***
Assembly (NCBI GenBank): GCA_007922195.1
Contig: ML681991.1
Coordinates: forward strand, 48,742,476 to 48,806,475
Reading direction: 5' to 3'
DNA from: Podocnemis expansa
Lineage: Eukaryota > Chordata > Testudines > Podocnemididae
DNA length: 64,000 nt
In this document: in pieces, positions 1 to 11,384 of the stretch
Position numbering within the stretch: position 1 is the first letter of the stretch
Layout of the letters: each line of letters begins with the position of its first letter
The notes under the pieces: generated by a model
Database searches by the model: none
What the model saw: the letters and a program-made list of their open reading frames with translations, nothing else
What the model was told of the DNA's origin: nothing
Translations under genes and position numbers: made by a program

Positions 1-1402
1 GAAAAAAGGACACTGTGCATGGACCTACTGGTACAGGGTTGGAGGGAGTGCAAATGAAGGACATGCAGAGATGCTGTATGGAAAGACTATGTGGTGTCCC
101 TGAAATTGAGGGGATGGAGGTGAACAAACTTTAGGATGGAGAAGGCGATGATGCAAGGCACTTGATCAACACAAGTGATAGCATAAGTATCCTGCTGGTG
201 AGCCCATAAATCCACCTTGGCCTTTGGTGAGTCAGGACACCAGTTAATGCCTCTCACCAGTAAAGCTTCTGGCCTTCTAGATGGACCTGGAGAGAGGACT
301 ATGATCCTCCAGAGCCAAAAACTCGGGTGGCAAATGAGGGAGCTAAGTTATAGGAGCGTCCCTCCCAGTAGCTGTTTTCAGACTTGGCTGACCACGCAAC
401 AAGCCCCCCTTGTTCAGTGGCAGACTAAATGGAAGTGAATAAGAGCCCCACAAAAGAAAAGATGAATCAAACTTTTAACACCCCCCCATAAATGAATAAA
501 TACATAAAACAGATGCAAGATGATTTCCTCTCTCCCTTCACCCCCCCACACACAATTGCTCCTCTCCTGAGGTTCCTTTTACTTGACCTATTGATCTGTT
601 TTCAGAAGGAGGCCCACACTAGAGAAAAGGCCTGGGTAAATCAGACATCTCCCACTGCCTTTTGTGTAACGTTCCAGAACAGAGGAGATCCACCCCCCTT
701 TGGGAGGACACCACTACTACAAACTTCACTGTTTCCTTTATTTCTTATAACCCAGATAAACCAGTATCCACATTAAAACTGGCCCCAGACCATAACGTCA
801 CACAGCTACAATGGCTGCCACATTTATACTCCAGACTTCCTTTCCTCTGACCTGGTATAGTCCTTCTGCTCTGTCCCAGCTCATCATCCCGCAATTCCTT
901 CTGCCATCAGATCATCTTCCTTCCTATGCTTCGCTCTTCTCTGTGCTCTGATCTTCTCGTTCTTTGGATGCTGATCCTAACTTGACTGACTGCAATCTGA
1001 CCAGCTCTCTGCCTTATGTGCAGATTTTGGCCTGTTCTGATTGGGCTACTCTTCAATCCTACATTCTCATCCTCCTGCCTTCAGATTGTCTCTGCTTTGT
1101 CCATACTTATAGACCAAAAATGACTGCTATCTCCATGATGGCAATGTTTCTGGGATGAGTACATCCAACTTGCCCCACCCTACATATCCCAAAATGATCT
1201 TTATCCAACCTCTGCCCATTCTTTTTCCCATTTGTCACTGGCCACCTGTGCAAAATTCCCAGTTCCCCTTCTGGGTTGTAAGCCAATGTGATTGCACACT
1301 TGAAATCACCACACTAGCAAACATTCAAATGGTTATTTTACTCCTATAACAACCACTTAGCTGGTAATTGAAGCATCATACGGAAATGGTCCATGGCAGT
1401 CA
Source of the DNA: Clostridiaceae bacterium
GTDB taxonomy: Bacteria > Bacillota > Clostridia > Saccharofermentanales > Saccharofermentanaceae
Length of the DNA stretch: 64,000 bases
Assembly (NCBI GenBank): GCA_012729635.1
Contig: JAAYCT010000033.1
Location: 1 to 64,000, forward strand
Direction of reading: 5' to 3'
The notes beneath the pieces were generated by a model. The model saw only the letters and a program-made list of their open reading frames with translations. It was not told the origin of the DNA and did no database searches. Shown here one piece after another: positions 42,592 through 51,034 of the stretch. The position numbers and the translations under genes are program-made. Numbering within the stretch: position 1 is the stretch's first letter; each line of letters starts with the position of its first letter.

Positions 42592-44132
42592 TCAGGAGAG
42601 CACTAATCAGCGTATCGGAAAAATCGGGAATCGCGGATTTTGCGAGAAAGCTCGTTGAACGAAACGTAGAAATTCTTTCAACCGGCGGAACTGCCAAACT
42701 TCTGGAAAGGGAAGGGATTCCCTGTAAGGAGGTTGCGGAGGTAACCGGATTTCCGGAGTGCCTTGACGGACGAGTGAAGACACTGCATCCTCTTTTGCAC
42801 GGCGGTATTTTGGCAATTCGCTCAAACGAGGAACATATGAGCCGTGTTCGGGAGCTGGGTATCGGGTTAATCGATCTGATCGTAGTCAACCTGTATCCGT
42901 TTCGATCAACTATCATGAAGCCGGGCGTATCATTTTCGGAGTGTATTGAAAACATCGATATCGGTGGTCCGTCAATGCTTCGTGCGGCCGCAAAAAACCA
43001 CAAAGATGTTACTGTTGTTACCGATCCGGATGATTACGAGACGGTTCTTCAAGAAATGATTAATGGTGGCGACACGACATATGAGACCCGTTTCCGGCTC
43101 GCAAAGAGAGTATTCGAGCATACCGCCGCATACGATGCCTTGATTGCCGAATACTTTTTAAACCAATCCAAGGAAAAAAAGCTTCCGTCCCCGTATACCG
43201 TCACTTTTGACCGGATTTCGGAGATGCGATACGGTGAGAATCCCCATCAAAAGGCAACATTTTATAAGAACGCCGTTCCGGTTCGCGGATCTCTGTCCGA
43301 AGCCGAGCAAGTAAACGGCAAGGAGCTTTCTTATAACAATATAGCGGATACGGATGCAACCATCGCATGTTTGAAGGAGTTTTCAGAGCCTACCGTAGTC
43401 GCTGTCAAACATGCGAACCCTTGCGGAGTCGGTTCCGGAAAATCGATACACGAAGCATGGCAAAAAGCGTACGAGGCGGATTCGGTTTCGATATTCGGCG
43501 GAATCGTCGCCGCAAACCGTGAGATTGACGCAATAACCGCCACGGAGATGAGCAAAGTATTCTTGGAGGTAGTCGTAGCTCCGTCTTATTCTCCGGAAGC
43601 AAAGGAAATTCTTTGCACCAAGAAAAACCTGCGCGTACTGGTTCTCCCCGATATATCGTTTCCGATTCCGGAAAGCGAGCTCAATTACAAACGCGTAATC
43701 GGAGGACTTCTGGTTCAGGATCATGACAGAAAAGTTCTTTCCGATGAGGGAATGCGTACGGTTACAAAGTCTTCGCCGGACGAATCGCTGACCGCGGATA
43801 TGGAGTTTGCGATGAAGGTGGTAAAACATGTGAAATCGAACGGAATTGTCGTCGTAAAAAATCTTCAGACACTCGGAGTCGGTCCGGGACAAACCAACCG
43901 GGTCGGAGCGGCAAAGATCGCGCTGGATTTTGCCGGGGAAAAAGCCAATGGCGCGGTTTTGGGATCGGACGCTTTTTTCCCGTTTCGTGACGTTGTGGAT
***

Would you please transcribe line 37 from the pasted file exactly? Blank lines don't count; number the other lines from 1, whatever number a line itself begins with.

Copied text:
Location: 1 to 64,000, forward strand